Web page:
– Kassi Klower


Cohen, S., 2002. Folk Devils and Moral Panics. 3rd ed. New York: Routledge.

Funnell, N., 2015. Wheeler Centre. [Online]
Available at:
[Accessed 16 April 2015].

Hasinhof, A, A., June 2013. Sexting as media production: Rethinking social media and sexuality. New Media & Society , Volume 15, pp. 449-465.

Law Reform Committee (2013) Inquiry into Sexting, Victorian Parliament, Parliamentary Paper No. 230

Marker, B. S., 2011. Sexting as Moral Panic: An Exploratory Study into the Media’s Construction of Sexting. Paper 12 ed. Online Theses and Dissertations: s.n.

11 thoughts on “Moral Panic: Sexting, Snapchat and Young’ns.

  1. With the rapid growth of what media and technology can do today, it does affect the minds and the thinking of young people today. True that puberty takes a toll on everyone but the accessibility and convenience of the media applications is also a factor to why ‘sexting’ has been made easier. That is why this is a moral panic among the society nowadays.


  2. Firstly I want to say that I enjoyed this post, it’s humorous and would easily appeal to a number of audiences because of that. The images in the post add to the humour and make the post light hearted. Having the post light hearted takes the edge of a controversial topic that could hit a few nerves with some people. The images also break up the text making the post easy to read and follow.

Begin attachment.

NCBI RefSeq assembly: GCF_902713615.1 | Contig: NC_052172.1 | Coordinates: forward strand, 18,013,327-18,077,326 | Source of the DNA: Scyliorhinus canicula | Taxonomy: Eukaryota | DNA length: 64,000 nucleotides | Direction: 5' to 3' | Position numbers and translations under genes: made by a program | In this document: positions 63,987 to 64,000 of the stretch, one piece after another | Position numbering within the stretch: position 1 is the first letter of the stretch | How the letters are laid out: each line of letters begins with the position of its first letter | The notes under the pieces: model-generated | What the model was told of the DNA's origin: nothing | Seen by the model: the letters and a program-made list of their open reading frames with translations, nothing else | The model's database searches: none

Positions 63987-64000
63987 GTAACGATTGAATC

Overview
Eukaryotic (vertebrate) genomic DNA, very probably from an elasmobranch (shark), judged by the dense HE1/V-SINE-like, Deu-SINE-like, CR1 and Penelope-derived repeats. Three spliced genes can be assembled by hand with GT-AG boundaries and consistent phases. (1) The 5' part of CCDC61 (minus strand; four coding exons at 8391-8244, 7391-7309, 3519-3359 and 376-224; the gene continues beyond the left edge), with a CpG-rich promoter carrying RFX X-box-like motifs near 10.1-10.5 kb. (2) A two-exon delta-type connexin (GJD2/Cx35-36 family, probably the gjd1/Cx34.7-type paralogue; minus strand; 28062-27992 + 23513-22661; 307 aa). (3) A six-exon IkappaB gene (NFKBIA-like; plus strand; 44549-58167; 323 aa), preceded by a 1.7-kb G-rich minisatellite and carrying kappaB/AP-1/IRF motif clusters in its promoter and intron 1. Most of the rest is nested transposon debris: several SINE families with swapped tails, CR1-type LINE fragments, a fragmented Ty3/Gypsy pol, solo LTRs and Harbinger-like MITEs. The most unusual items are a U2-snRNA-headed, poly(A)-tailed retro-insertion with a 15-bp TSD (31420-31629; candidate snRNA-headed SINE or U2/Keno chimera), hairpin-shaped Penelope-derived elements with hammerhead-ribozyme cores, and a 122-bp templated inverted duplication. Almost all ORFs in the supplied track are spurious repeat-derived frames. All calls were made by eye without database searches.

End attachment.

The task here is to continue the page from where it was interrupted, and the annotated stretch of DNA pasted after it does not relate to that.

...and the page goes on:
Adding hyperlinks to your post would have added to your arguments even further and given more information to readers. As you said “five hours later, you’re going to have tab upon tab upon tab of information open on your computer”. I think with a topic such as this readers definitely could use more background information from different outside sources and having those hyperlinks would have made it easy to access that information. Maybe consider making them where you’ve quoted or referenced people.